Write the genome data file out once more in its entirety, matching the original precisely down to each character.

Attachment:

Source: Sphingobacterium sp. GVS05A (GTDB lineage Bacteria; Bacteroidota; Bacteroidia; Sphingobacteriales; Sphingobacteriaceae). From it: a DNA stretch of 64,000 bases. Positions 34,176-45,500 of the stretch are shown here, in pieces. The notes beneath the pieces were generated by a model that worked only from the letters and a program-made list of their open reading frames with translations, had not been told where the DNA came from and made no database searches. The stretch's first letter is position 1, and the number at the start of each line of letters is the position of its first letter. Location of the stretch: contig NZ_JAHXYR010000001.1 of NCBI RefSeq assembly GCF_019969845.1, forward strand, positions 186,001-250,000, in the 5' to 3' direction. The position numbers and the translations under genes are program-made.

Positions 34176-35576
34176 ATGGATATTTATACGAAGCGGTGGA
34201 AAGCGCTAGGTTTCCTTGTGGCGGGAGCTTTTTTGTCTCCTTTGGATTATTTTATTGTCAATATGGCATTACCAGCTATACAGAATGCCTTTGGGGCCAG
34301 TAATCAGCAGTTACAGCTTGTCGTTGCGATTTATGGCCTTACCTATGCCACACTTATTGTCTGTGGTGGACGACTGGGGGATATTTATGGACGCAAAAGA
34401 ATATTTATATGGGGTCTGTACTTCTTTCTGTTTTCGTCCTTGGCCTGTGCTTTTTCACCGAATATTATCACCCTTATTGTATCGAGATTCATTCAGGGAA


Source: Sphingobacterium sp. GVS05A (GTDB lineage Bacteria; Bacteroidota; Bacteroidia; Sphingobacteriales; Sphingobacteriaceae). From it: a DNA stretch of 64,000 bases. Positions 34,176-45,500 of the stretch are shown here, in pieces. The notes beneath the pieces were generated by a model that worked only from the letters and a program-made list of their open reading frames with translations, had not been told where the DNA came from and made no database searches. The stretch's first letter is position 1, and the number at the start of each line of letters is the position of its first letter. Location of the stretch: contig NZ_JAHXYR010000001.1 of NCBI RefSeq assembly GCF_019969845.1, forward strand, positions 186,001-250,000, in the 5' to 3' direction. The position numbers and the translations under genes are program-made.

Positions 34176-35576
34176 ATGGATATTTATACGAAGCGGTGGA
34201 AAGCGCTAGGTTTCCTTGTGGCGGGAGCTTTTTTGTCTCCTTTGGATTATTTTATTGTCAATATGGCATTACCAGCTATACAGAATGCCTTTGGGGCCAG
34301 TAATCAGCAGTTACAGCTTGTCGTTGCGATTTATGGCCTTACCTATGCCACACTTATTGTCTGTGGTGGACGACTGGGGGATATTTATGGACGCAAAAGA
34401 ATATTTATATGGGGTCTGTACTTCTTTCTGTTTTCGTCCTTGGCCTGTGCTTTTTCACCGAATATTATCACCCTTATTGTATCGAGATTCATTCAGGGAA